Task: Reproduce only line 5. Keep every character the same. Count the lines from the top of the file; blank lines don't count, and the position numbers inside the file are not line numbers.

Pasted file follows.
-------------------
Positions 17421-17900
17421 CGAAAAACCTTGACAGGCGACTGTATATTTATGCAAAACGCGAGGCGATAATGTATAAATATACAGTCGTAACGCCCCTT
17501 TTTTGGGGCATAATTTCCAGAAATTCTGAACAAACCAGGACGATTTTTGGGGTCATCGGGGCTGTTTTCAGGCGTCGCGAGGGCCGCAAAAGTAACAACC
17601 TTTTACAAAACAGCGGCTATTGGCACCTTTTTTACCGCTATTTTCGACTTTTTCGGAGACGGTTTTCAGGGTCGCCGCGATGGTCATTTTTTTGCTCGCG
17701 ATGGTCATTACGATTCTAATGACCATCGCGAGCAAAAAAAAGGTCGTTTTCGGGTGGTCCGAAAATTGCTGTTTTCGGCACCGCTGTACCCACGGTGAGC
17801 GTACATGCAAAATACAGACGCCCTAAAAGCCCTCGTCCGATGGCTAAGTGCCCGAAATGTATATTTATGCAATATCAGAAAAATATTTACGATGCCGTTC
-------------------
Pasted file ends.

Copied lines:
17701 ATGGTCATTACGATTCTAATGACCATCGCGAGCAAAAAAAAGGTCGTTTTCGGGTGGTCCGAAAATTGCTGTTTTCGGCACCGCTGTACCCACGGTGAGC